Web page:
Jeanne Randolph

Prairie Modernist Noir: The Disappearance of the Manitoba Telephone Booth

May 1 - May 30, 2020
Opening Reception Thursday May 28, 6-8pm

Prairie Modernist Noir: The Disappearance of the Manitoba Telephone Booth
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Prairie Modernist Noir: The Disappearance of the Manitoba Telephone Booth
Prairie Modernist Noir: The Disappearance of the Manitoba Telephone Booth
Prairie Modernist Noir: The Disappearance of the Manitoba Telephone Booth
Prairie Modernist Noir: The Disappearance of the Manitoba Telephone Booth
Prairie Modernist Noir: The Disappearance of the Manitoba Telephone Booth
Prairie Modernist Noir: The Disappearance of the Manitoba Telephone Booth
Prairie Modernist Noir: The Disappearance of the Manitoba Telephone Booth
Prairie Modernist Noir: The Disappearance of the Manitoba Telephone Booth
Prairie Modernist Noir: The Disappearance of the Manitoba Telephone Booth
Prairie Modernist Noir: The Disappearance of the Manitoba Telephone Booth
Prairie Modernist Noir: The Disappearance of the Manitoba Telephone Booth
Prairie Modernist Noir: The Disappearance of the Manitoba Telephone Booth
Prairie Modernist Noir: The Disappearance of the Manitoba Telephone Booth
Prairie Modernist Noir: The Disappearance of the Manitoba Telephone Booth

Prairie Modernist Noir: The Disappearance of the Manitoba Telephone Booth

Prairie Modernist Noir: The Disappearance of the Manitoba Telephone Booth, 2020
installation view

Jeanne Randolph is one of Canada's foremost cultural theorists. She is the author of the influential book Psychoanalysis & Synchronized Swimming (1991) as well as Symbolization and Its Discontents (1997), Why Stoics Box (2003), Ethics of Luxury (2007), and more recently Shopping Cart Pantheism (2015). Dr. Randolph is also known for her curation and as an engaging lecturer, performance artist and musician. In universities and galleries across Canada, England, Australia, and Spain, she has spoken on topics ranging from the aesthetics of Barbie to the philosophy of Wittgenstein.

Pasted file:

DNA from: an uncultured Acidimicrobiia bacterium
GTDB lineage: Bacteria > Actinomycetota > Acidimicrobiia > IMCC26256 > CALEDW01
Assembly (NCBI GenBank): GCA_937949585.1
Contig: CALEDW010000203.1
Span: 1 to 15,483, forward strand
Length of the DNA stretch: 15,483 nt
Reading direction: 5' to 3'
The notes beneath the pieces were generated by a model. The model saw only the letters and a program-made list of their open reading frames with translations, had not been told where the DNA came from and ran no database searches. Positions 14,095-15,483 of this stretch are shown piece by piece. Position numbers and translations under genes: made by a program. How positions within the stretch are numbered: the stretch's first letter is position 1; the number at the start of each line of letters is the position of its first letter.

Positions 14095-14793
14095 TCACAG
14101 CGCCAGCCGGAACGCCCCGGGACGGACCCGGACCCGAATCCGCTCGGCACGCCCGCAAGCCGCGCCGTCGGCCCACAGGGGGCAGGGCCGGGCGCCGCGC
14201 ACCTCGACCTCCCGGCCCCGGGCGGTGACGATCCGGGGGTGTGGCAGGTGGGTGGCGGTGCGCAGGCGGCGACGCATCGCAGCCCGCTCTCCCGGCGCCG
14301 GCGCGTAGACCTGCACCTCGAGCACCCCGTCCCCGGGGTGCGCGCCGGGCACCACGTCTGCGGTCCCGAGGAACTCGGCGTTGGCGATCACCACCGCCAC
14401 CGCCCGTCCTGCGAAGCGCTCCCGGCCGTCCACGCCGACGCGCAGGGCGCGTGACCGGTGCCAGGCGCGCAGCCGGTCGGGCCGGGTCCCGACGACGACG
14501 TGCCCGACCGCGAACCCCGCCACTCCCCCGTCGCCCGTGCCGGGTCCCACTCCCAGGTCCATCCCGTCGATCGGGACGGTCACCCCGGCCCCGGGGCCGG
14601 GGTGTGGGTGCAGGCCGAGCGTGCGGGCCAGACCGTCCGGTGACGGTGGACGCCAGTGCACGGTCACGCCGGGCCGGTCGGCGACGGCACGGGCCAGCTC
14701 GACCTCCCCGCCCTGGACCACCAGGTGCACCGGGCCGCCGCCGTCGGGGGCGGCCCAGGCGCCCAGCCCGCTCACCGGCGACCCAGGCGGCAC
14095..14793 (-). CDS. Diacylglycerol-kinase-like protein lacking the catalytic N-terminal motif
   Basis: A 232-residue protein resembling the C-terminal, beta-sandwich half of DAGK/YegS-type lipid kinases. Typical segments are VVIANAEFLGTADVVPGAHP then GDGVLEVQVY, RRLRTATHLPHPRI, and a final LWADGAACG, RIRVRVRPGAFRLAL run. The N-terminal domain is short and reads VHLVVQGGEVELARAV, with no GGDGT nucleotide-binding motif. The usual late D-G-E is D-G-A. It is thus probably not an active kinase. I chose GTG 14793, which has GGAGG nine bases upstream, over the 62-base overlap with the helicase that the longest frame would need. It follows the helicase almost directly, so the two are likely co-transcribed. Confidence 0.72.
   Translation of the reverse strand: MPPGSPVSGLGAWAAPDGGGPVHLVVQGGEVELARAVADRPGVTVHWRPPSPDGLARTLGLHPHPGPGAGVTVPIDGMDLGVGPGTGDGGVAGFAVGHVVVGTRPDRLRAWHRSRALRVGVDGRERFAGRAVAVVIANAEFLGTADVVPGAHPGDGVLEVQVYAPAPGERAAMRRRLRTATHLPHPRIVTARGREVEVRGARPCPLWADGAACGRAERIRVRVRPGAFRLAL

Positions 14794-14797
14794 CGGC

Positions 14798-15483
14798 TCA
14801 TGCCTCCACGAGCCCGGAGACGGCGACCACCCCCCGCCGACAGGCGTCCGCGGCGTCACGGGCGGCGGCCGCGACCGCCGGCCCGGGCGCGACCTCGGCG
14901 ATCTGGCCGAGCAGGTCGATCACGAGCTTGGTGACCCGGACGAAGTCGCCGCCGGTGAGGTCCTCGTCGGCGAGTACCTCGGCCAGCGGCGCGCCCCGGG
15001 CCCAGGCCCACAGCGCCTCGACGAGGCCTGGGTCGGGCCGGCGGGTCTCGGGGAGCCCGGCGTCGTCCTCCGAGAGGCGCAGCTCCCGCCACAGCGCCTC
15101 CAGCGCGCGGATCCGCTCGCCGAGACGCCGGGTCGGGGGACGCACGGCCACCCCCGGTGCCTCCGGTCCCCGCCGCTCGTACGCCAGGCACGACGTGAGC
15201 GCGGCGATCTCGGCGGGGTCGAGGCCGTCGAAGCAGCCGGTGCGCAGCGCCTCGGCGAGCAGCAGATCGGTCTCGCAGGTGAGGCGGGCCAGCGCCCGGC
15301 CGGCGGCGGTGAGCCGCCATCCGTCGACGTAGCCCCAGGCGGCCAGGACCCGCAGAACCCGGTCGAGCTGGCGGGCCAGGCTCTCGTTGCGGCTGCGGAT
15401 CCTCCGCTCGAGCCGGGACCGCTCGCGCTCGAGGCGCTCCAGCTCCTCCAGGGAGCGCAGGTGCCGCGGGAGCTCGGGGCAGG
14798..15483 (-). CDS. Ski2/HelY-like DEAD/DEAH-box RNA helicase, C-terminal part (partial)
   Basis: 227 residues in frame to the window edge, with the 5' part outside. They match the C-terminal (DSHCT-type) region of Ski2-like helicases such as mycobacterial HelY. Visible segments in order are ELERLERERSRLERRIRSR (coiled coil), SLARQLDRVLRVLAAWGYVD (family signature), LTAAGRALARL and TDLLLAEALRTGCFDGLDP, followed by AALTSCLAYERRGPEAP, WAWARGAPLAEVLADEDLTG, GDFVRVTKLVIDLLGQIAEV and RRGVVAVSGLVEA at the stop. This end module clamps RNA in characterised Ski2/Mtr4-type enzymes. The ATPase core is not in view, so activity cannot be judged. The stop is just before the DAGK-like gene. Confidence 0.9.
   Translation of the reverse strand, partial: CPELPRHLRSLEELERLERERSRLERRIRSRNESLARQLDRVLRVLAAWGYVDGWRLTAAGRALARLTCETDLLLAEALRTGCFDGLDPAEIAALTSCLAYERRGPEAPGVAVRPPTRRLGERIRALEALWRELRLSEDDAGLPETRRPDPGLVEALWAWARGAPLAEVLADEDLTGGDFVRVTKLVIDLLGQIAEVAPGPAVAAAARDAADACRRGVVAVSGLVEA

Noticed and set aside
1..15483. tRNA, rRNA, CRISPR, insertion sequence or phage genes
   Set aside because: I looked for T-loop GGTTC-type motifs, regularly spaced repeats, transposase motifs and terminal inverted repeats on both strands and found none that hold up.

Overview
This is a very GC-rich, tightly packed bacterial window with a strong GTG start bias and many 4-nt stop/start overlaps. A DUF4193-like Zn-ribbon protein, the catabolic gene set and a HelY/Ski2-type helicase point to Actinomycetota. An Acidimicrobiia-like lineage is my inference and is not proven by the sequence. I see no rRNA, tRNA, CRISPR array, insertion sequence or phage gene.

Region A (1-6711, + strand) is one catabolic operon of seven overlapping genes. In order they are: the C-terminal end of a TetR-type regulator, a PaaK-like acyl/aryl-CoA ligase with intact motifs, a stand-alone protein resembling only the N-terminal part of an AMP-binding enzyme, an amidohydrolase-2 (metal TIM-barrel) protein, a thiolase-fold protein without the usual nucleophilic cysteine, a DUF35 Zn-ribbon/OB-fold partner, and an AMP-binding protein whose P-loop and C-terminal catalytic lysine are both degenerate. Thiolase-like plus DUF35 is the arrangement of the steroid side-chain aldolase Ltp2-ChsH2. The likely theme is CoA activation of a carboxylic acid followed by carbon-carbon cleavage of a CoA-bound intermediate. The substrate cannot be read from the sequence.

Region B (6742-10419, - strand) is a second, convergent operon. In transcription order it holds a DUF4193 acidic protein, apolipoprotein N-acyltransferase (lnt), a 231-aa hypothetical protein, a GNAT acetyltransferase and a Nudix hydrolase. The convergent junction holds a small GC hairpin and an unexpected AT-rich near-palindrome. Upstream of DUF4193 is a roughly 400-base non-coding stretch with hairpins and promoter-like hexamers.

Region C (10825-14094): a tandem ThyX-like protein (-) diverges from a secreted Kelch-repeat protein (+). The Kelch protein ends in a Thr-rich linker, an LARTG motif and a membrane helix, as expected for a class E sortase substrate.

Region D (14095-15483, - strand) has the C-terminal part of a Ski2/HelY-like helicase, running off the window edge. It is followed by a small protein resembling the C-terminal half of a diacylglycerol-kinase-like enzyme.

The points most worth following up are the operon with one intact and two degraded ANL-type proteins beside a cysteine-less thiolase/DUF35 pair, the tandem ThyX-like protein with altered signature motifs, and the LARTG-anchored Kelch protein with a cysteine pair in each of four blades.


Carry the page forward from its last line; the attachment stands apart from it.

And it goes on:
These words from Jeanne Randolph:

"Once upon a time, telephone booths were taken for granted. They were available for every possible variety of calls from outdoors to anywhere. Now, they are a vanishing species. Their structure has been so familiar for so long that their original context, mid-century modern architecture, has achieved vintage status. At last count, there were thirty of these booths remaining in the province of Manitoba.

"In the milder six months of 2016, Winnipeg-based artist Dr. Jeanne Randolph followed the lead of a “mole” at MTS (Manitoba Telephone System, now Bell/MTS) who gave her a list of every existing booth’s location. Unlike devices that preceded them, there was no planned obsolescence. For more than fifty years payphones stood as small modernist buildings. They were built to stand and to withstand, to be mended efficiently after every attack by weather, vandalism, car crashes and thrown rocks. Now they are neglected; each and every booth is depreciating in melancholy decline – until Bell/MTS uproots them and drags them away.